A quick and easy guide to maximizing your nutrition as you age
If you’ve dabbled in nutrition research, you may have come to the realization that getting the proper nutrients as you age involves far more than heating up a can of soup or popping a multivitamin. That’s because of the many physiological changes going on in the aging body that affect nutritional health, a topic that’s thoroughly covered in “Eating well for an active, healthy retirement,” a free e-book that delivers a plethora of practical tips on eating well and preparing healthy food as you age.
Dealing with a nutritional catch-22
In broad terms, your metabolism slows down as you age, your body becomes less effective at breaking down food and you lose muscle mass and become more prone to gaining weight. The dilemma is this: while most older adults need to cut calories, they also need to consume more nutrients because the ability to absorb vitamins B12 and D, calcium and potassium decreases with age. Not to mention, certain commonly prescribed medications can affect how the body absorbs and retains nutrients.
The best way to accomplish eating more nutrients while eating a proper amount of food is to ditch empty calorie foods like soda and chocolate bars, instead focusing on nutrient-packed foods. “Although seniors don’t need as many calories as when they were younger, it’s crucial that the food they do eat is of high quality and includes enough protein as well as high-fiber foods like fresh produce and whole grains,” says geriatric nutritionist Rebecca McCullough, who is the director of nutrition, health and wellness at Holiday Retirement.
“I think most people – not just seniors – completely miss the boat when it comes to MyPlate guidelines for fruits and vegetables,” notes McCullough, but she is not concerned about seniors who live in Holiday Retirement communities because they are provided with three healthy, balanced meals a day—plus they have access to a robust snack bar.
Optimizing heart and brain health
When it comes to optimizing health, McCullough, a contributor to the healthy dining e-book, says one of the best things you can do is maintain a healthy body weight. “Serious health complications can develop in seniors who are either underweight or obese,” she says, adding that too much weight loss can lead to dizziness, which can precipitate a life-altering fall. Alternately, obesity can make you more susceptible to Type 2 diabetes and cardiovascular diseases.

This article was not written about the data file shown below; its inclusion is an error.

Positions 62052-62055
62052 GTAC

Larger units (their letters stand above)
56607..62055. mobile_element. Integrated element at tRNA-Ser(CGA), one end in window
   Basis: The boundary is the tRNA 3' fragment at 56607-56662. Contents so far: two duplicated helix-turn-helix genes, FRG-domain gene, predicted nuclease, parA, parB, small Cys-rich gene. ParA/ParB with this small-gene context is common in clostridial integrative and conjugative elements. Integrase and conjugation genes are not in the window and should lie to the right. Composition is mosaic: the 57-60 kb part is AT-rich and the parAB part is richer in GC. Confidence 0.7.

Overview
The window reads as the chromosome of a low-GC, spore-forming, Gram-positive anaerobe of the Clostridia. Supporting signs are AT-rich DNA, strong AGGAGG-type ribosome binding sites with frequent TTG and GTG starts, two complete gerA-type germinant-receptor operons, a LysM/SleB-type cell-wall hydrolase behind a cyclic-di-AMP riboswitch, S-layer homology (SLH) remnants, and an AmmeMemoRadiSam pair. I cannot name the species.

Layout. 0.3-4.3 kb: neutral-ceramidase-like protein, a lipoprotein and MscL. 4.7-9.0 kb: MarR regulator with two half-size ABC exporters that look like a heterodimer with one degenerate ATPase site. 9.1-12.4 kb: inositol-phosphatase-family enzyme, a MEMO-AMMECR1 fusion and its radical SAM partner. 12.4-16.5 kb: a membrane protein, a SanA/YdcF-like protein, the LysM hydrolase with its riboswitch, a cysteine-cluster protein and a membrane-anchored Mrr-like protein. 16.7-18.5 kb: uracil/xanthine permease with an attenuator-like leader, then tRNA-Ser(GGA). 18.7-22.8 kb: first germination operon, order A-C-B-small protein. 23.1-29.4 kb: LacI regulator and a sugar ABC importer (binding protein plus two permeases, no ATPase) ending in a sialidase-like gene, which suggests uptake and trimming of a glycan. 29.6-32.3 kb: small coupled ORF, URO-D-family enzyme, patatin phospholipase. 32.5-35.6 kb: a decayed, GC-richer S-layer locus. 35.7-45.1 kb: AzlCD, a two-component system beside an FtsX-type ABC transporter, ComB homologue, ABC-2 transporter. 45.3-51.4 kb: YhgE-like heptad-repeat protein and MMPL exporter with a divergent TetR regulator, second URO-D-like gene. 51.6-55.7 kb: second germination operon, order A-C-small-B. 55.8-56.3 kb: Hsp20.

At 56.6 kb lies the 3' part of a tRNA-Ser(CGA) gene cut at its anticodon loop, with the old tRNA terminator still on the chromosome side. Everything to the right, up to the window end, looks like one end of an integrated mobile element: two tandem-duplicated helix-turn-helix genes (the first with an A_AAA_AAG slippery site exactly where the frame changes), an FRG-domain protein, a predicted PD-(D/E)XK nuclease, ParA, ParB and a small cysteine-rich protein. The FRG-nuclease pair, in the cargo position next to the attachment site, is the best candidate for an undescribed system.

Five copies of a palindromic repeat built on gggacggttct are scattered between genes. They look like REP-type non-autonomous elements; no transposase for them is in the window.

From a nutritional point of view, you can reduce your risk of developing diabetes and heart disease by cutting back on saturated and trans fat, sugar, processed meat products like hot dogs and salami, and highly processed carbohydrates. A heart-healthy diet can also help maintain your brain health, which may reduce your risk of developing dementia. Keep in mind, much is unknown about this common cognitive disorder (one in nine seniors develops Alzheimer’s disease), which, incidentally, can dramatically affect your relationship with food and eating.
Confronting other physical changes
As you get older you may notice several other physiological changes. For instance, you may develop a rather sudden intolerances to lactose or gluten, which can be managed by cutting out dairy or bread. You may also start to experience more bouts of indigestion and constipation. (McCullough recommends treating this latter problem by increasing fiber and avoiding over-the-counter medicines such as stool softeners.)
On top of this, dental health and complications from dry mouth can also change the way you relate to food. Missing teeth, poorly fitting dentures or other dental problems can make it difficult to eat chewy or crunchy foods, meaning that you may have to resort to cooked, not raw, vegetables and soft protein sources like shredded meat, yogurt and beans.
Likewise, a diminishing sense of smell and taste can affect your ability to enjoy food. But, don’t try to compensate by loading on the salt, as too much sodium can lead to high blood pressure. Instead, try seasoning your food with herbs and spices as advised in this free e-book.
Another recommendation is to constantly sip water throughout the day. That’s because older adults often lose the ability to notice thirst, which sometimes develops into dehydration, a condition that can lead to serious consequences.
This article has given center stage to the major physiological changes that affect your nutritional health. For more easy-to-understand advice on using food to optimize your health, download “Eating well for an active and healthy retirement” today.
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